Scientists compare this megadrought to what would happen in a hypothetical world without human-caused climate change. And they calculate that 42% of this drought is due to global warming from the burning of fossil fuels.
Paris Climate Agreement goals still achievable, research suggests
By Robyn Vincent, Mountain West News Bureau
According to new research from the University of Colorado, Boulder, high-emission scenarios that made the goals seem lofty aren’t playing out. Scientist Matt Burgess co-authored the study.
"I think we're starting to get to the point where dangers of being overly pessimistic are becoming apparent, in addition to the dangers of being overly optimistic," he said.
Burgess also studies how to depoliticize the issue. He said he’s encouraged that in our region, Utah Republican Congressman John Curtis launched the Conservative Climate Caucus last year. Dozens of House Republicans have signed on to the effort.
Washoe County cracking down on un-permitted food vendors
By Gustavo Sagrero
Washoe County Health District is currently on the lookout for un-permitted food cart vendors, and it plans to soon hold a Spanish-language town hall about these permits.
The health district said “numerous complaints of un-permitted street food vendor operations” have been filed with them, and that a majority are Hispanic food vendors that serve the Latino community.
The health district said they could not verify if any street food vendors could be connected to cases of food-born illnesses. They are also working on updating permit application information to be available in Spanish. The district will hold a town hall meeting early in March to explain the process and receive public comment.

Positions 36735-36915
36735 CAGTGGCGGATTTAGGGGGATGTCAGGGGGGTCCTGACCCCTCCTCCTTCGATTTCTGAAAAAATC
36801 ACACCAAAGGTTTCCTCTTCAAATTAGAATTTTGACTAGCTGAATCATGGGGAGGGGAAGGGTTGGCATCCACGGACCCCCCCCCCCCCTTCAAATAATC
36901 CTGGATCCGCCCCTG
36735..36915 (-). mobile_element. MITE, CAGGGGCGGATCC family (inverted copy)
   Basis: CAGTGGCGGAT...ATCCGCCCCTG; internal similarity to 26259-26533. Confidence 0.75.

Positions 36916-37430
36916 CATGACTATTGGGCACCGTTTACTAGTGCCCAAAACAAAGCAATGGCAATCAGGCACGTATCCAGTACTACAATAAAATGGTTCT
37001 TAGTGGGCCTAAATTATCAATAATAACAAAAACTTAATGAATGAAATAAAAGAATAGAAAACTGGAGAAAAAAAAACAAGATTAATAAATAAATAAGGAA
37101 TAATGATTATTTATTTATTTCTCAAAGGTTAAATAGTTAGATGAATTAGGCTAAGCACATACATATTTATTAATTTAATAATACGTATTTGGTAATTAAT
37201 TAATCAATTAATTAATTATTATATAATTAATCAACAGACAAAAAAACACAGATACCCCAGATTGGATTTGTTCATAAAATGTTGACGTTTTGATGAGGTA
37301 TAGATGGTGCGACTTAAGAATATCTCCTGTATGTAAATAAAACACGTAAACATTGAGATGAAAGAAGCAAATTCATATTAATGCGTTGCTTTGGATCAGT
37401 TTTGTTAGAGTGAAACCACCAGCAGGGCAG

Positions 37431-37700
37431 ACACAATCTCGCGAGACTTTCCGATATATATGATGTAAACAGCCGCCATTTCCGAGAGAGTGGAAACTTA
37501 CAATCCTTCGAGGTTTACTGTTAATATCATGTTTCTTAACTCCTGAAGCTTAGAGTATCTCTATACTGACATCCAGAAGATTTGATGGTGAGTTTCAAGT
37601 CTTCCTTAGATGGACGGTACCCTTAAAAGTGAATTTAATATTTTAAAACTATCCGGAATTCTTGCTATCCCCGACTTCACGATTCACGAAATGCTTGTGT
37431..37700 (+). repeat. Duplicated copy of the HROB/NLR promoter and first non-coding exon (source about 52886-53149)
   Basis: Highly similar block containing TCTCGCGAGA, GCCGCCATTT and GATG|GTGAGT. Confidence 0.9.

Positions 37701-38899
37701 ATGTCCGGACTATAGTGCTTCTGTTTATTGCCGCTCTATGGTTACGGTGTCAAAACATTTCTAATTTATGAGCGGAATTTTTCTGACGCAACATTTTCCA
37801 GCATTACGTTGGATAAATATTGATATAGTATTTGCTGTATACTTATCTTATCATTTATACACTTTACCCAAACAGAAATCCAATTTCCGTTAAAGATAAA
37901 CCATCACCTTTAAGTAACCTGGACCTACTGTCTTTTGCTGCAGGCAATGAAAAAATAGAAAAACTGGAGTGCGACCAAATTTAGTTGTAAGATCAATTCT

Editor’s note: This story has been corrected to clarify that the health district will issue cease and desist orders if an unpermitted vendor is unwilling to meet the district’s regulations; however, the district is working on providing Spanish-language resources to assist vendors in this process.
Nevada transportation projects bring roughly 1,000 temporary jobs
By Michelle Billman
The Nevada Transportation Board of Directors has approved several roadway improvement projects across the state that will result in more than 1,000 temporary jobs. The contracts will support these new positions for one year.
Some of the projects include resurfacing roughly 30 miles of State Route 722 in Lander County, from the Churchill County line to U.S. 50 near Austin. Digital message signs will also be installed on U.S. 50 in Carson City and U.S. 95 in Churchill County to provide information for motorists. The start dates for these construction projects vary.
Nevada's first execution in nearly 16 years on hold again
By The Associated Press
Nevada’s first execution in nearly 16 years is on hold again after the state’s lawyers told a federal judge Monday they couldn’t possibly satisfy the legal requirements necessary to put Zane Michael Floyd to death before April.
Nevada's Chief Deputy Attorney General Randall Gilmer said during a brief hearing Monday that prosecutors have not obtained the death warrant necessary to execute him by lethal injection before one of the drugs the state plans to use expires Feb. 28. U.S. District Judge Richard Boulware scheduled a status hearing for April 5. Floyd was convicted in 2000 of killing four people and wounding a fifth in a shotgun attack at a Las Vegas grocery store.